3 entrepreneurs win 10-week NASA curriculum prize

Three Israeli innovators are among 80 people worldwide to be awarded a scholarship to a prestigious graduate program at NASA’s Silicon Valley campus.

April 1, 2011 01:20
1 minute read.
Winners of the Nasa curriculum prize.

Nasa prize winners 311. (photo credit: Perry Mendelboym)


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Three Israeli innovators are among only 80 people from around the world to be awarded a scholarship to attend the prestigious annual 10-week Graduate Studies Program at Singularity University, at NASA’s Silicon Valley campus.

All three entrepreneurs – who are in their early 30s and have master’s degrees, or are completing a graduate degree – are the first Israelis to win the competition, which will now be held every year.

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Thirty-two-year-old Heylel Mishal, a solar nano-antenna expert, won his scholarship on Wednesday, along with Omri Yaffe and Tzvika Oron, who together, developed a physiological monitoring sensor. In the “Ramon Breakthrough” competition, all three were predicted to have wide impact in Israel, and abroad, during the coming years.

The local competition was organized by the Ministry of Science and Technology and the Ramon Foundation, in memory of the late Israel Air Force pilot and astronaut, Ilan Ramon, and his son, Assaf – also a pilot – who was killed in training. Rona Ramon, whose husband and son are memorialized by the foundation, was present at the ceremony, Singularity University is an interdisciplinary university whose mission is to assemble, educate and inspire leaders who strive to understand and facilitate the development of exponentially advancing technologies in order to address humanity’s grand challenges.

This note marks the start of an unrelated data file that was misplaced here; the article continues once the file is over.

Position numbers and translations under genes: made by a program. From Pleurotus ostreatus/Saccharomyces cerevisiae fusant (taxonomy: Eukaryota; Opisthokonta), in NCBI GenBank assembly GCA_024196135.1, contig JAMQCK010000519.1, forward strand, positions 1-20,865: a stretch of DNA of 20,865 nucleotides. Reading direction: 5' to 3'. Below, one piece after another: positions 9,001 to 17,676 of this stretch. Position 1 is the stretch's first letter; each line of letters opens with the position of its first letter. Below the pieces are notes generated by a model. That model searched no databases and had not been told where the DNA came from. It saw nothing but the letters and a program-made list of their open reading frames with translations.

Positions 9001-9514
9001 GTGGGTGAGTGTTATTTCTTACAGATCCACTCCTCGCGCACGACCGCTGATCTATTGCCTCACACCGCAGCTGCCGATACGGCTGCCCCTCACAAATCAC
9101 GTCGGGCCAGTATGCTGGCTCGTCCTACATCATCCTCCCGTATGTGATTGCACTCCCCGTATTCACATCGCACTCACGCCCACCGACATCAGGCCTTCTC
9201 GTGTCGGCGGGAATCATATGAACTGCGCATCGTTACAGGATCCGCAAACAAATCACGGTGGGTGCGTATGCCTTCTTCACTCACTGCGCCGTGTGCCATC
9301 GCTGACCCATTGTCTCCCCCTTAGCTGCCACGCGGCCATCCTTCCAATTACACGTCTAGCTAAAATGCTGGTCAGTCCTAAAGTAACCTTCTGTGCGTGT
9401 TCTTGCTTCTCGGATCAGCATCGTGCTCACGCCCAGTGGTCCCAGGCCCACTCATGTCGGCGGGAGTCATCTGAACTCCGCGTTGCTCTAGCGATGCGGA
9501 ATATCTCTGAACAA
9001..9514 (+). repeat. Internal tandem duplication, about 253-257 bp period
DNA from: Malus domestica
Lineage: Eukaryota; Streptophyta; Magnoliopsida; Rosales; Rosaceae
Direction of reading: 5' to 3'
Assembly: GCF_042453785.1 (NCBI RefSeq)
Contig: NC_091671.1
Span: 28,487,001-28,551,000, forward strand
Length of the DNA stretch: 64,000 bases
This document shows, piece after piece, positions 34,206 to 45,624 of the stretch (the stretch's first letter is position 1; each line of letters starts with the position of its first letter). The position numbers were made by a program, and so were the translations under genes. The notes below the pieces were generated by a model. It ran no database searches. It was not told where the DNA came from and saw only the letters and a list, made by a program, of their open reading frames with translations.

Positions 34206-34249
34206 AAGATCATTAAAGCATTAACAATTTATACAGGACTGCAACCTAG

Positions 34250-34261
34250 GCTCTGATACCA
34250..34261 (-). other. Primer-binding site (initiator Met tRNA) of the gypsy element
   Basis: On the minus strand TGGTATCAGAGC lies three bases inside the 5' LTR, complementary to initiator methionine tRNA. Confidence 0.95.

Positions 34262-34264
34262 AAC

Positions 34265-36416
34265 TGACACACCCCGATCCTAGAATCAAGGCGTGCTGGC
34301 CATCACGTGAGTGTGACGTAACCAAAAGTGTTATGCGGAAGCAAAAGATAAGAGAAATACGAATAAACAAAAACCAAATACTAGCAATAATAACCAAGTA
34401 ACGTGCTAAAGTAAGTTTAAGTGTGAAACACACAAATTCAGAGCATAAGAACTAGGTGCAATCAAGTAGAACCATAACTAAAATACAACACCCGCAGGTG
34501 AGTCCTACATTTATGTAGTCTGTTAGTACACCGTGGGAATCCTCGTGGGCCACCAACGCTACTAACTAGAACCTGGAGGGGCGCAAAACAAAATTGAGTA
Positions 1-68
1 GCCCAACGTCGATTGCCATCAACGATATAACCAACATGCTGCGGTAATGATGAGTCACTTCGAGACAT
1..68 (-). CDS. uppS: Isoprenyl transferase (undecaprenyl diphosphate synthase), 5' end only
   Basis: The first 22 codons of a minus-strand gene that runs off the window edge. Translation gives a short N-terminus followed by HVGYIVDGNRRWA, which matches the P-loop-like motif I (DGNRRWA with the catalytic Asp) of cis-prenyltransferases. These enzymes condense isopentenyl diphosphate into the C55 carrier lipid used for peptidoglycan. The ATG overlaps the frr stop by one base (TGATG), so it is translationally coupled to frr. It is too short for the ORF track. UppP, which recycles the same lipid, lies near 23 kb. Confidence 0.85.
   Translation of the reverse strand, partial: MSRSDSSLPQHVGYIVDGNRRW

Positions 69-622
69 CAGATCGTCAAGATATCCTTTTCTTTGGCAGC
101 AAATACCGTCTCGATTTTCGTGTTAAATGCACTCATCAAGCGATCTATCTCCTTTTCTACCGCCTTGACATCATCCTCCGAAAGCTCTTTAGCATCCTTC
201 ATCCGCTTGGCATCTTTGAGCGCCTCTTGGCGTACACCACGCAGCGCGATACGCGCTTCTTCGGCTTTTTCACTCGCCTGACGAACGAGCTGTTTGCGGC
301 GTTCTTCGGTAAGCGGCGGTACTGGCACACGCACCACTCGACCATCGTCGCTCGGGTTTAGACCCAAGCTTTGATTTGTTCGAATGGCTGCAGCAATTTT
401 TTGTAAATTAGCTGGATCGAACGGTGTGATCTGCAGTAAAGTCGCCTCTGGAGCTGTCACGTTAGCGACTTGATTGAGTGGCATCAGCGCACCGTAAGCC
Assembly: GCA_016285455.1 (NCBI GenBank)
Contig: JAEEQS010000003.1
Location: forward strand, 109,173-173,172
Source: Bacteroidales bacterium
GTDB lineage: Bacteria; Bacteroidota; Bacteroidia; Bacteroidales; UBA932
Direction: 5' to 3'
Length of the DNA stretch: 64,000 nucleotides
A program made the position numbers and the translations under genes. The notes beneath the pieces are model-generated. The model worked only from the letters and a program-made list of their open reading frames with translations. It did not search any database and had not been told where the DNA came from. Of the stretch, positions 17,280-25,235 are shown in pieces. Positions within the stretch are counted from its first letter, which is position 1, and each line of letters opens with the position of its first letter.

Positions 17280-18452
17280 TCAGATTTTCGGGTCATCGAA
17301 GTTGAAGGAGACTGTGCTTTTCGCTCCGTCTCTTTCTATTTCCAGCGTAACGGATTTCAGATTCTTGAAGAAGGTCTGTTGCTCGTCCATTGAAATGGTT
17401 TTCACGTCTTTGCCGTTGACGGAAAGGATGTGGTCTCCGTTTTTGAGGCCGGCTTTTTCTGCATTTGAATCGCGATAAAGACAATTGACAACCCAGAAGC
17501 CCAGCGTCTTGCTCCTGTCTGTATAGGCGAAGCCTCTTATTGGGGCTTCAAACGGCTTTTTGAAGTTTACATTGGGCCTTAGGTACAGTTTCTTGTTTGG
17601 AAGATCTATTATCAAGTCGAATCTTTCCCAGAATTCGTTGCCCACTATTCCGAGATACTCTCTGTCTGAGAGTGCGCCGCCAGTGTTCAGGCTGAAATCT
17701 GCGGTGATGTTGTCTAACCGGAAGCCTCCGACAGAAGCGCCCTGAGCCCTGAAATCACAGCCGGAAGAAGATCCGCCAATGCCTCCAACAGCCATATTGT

With the support of a broad range of leaders in academia, business and government, the unusual university aims to stimulate “groundbreaking, disruptive thinking and solutions aimed at solving some of the planet’s most pressing challenges.”

Among its staffers are experts in artificial intelligence, robotics, biotechnology, bioinformatics, energy and environmental systems, finance, future studies and forecasting, medicine, nanotechnology, space and ethics.

The university offers two main types of programs – the annual 10-week program during the summer, as well as “Exponential Technologies Executive Programs,” held throughout the year.

Yaffe and Oron developed LifeBeam, which monitors many physiological phenomena simultaneously.

Leading academics and hitech entrepreneurs were on the judges panel.

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